Construction company lands 7 Springfield projects focused on future

CEO Alison Marker is the third generation to run the family business that she never planned to join.

Credit: Bill Lackey

Credit: Bill Lackey

A construction company with connections to Springfield’s past is busy with seven projects pointed toward building the city’s future.

Marker Inc., formerly Thomas & Marker Construction Co., is a 66-year-old company now run by a woman who never imagined getting into the family business but who wants to reduce barriers for other women who want to enter the field.

Marker Inc., which began in Bellefontaine and now is headquartered in Columbus, is handling:

— the city of Springfield’s four new fire stations,

— the Springfield Museum of Art’s $7 million renovation,

— the Global Impact STEM Academy’s planned upper academy at Clark State’s Leffel Lane campus, and

— the $9 million National Advanced Air Mobility Center of Excellence at Springfield-Beckley Airport.

Marker Inc. has worked on projects in Springfield for about 40 years, with past efforts including churches and Wittenberg’s Barbara Deer Kuss Science Center and Hollenbeck Hall.

“We love Springfield and are really excited to bring some light back in the area,” said Alison Marker, president and CEO of Marker Inc.

The company recently picked up steam on the $6.7 million South Limestone Street fire station site, which still is expected to be finished this year. The other three stations are in the design phase now.

Springfield City Manager Bryan Heck said the city received several competitive proposals/bids from “very reputable and highly-qualified firms,” and using scoring systems and interview of the construction teams, Marker Inc. “rose to the top for each of those projects.”

“We have been extremely satisfied with the workmanship and professionalism exhibited by the teams working to complete these projects for our community,” Heck said.

Marker Inc. crews also are building the more than $9 million National Advanced Air Mobility Center of Excellence at Springfield-Beckley Airport. It will have 30,000 square feet of office space and 25,000 square feet of hangar space.

The center will involve many private and public partners focused on advanced air mobility, including autonomous flight, electric vertical take-off and landing system vehicles (eVTols) and the electrification of flight.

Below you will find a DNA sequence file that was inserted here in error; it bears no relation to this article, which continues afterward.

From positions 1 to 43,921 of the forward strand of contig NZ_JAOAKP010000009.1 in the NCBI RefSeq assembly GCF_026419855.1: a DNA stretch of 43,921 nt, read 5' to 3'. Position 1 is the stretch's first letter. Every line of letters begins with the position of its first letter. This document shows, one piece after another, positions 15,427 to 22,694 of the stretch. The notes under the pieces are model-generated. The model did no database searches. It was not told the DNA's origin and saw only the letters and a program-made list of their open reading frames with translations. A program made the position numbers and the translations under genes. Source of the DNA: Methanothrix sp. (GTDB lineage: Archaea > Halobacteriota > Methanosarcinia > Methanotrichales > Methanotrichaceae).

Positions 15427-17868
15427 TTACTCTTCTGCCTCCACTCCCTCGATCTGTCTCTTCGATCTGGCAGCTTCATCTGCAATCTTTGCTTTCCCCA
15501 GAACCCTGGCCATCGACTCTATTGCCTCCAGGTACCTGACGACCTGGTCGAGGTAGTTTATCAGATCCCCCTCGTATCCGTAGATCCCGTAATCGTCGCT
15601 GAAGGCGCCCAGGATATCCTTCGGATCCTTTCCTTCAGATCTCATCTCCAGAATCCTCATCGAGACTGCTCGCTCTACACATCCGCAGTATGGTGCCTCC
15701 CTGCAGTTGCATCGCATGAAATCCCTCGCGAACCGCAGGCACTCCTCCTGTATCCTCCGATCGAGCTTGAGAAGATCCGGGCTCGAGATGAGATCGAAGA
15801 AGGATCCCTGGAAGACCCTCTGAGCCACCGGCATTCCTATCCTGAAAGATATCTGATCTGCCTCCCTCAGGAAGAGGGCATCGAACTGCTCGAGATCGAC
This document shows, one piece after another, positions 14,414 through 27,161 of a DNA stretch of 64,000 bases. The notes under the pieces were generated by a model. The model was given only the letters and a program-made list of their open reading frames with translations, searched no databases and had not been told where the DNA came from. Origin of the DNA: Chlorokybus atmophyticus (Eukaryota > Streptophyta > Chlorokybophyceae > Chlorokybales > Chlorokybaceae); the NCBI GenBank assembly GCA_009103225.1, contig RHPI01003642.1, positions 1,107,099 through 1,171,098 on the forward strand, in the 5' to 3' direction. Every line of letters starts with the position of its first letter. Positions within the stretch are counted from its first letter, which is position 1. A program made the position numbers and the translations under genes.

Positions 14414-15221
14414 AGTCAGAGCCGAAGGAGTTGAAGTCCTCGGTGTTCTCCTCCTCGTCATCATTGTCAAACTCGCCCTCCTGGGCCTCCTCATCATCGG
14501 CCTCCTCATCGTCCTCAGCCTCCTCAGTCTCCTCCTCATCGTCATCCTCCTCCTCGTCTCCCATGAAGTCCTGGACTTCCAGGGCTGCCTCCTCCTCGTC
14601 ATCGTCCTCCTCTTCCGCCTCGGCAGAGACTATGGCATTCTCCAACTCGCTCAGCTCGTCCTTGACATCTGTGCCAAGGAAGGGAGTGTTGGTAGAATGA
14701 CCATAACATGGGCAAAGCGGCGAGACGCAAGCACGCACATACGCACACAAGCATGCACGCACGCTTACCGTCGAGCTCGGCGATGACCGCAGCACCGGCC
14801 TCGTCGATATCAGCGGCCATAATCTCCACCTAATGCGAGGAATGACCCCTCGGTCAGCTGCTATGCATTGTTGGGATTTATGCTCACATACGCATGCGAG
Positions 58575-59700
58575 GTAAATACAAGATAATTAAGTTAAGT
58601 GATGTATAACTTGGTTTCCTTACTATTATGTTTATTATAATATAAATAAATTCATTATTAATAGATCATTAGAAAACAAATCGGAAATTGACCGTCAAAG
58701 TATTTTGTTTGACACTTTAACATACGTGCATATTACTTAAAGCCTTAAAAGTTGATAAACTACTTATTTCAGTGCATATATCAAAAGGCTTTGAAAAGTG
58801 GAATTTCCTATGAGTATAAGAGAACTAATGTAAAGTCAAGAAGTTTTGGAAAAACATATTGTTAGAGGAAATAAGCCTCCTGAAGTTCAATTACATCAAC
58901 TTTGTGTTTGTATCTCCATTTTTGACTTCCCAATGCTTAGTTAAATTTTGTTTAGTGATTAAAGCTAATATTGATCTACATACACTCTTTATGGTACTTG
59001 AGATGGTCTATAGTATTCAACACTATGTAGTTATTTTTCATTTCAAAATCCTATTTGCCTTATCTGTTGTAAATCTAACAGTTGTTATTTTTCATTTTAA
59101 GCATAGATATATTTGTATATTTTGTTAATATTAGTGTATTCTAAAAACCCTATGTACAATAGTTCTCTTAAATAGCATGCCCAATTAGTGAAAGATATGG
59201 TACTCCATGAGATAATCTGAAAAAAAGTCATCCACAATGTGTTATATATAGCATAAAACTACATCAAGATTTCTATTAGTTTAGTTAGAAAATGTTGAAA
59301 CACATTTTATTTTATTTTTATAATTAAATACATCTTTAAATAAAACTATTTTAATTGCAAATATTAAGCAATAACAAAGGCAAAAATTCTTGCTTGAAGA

The Air Mobility Center is nearing completion and will offer collaboration space for Wright-Patterson Air Force Base, Air Force Research Lab, NASA, the Ohio Unmanned Aircraft Systems (UAS), colleges and universities, research institutions and private industry.

The Springfield Museum of Art project underway now involved demolition of a portion of the facility and rebuilding and improving some of the existing space.

The Global Impact upper academy project is in the planning and design phase still but will become home to students in grades 10-12.

Marker Inc. works with public and private entities on buildings for civic, commercial, education, healthcare, industrial, multifamily residential, senior living, recreational and religious uses.

The company is now a woman-owned and Women’s Business Enterprise National Council certified company.

Alison Marker is the third generation in her family to run the 66-year-old business, founded by her grandfather, Harold Marker, and his business-partner Bob Thomas.

Despite her grandfather, uncle and father having roles in the construction company, Alison Marker never had interest in joining her family’s business. After being encouraged by her parents to study what she was excited about and drawn to, Alison Marker majored in psychology and women’s studies, and received a master’s in social work. She then worked for 10 years as a private practice psychotherapist.

All changed in 2012, just after Marker Inc. opened its Columbus office and needed an HR manager. Randy Marker knew his daughter loved Columbus and loved working with people, and he wanted to give her the opportunity to join the family business.

Intrigued by the idea of helping to grow the company in Columbus and recruiting people to further build a positive culture, Alison Marker accepted the offer.

“I just completely fell in love with it and the impact we can have on the community,” she said. “I never looked back after that.”

As a woman CEO in a male-dominated field, Alison Marker focuses on creating a space where barriers and challenges for women are reduced.

“I want to ensure pay equity, advancements, women having a voice and spot at the table, visibility and awareness, and recruiting more women,” the CEO said. “Opportunities for me to be in a role where I can provide opportunities for people to work, to be supported, to grow, and to advance in their careers is what’s so exciting and motivating for me, it’s why I get up every morning and carry on the legacy of the family business.”

Credit: Bill Lackey

Credit: Bill Lackey

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